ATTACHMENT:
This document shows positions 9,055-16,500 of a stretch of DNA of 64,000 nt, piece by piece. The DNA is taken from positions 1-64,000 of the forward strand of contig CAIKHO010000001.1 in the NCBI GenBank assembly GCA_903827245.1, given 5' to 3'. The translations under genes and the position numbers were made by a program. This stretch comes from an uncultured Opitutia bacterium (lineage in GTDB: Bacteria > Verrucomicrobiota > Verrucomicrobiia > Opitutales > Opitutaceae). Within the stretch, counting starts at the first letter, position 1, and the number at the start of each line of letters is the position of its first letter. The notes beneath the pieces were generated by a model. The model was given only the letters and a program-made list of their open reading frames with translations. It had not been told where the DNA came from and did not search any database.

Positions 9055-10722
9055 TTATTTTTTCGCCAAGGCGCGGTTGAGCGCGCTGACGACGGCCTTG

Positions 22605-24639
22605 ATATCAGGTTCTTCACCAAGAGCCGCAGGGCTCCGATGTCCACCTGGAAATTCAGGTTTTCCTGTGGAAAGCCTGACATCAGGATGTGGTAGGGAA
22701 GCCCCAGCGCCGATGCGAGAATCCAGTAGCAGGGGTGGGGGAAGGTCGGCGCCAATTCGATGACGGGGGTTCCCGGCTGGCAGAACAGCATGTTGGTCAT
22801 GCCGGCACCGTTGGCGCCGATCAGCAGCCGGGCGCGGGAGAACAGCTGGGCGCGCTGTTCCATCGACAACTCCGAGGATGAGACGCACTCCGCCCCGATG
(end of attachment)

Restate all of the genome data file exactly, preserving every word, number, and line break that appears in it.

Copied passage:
This document shows positions 9,055-16,500 of a stretch of DNA of 64,000 nt, piece by piece. The DNA is taken from positions 1-64,000 of the forward strand of contig CAIKHO010000001.1 in the NCBI GenBank assembly GCA_903827245.1, given 5' to 3'. The translations under genes and the position numbers were made by a program. This stretch comes from an uncultured Opitutia bacterium (lineage in GTDB: Bacteria > Verrucomicrobiota > Verrucomicrobiia > Opitutales > Opitutaceae). Within the stretch, counting starts at the first letter, position 1, and the number at the start of each line of letters is the position of its first letter. The notes beneath the pieces were generated by a model. The model was given only the letters and a program-made list of their open reading frames with translations. It had not been told where the DNA came from and did not search any database.

Positions 9055-10722
9055 TTATTTTTTCGCCAAGGCGCGGTTGAGCGCGCTGACGACGGCCTTG

Positions 22605-24639
22605 ATATCAGGTTCTTCACCAAGAGCCGCAGGGCTCCGATGTCCACCTGGAAATTCAGGTTTTCCTGTGGAAAGCCTGACATCAGGATGTGGTAGGGAA
22701 GCCCCAGCGCCGATGCGAGAATCCAGTAGCAGGGGTGGGGGAAGGTCGGCGCCAATTCGATGACGGGGGTTCCCGGCTGGCAGAACAGCATGTTGGTCAT
22801 GCCGGCACCGTTGGCGCCGATCAGCAGCCGGGCGCGGGAGAACAGCTGGGCGCGCTGTTCCATCGACAACTCCGAGGATGAGACGCACTCCGCCCCGATG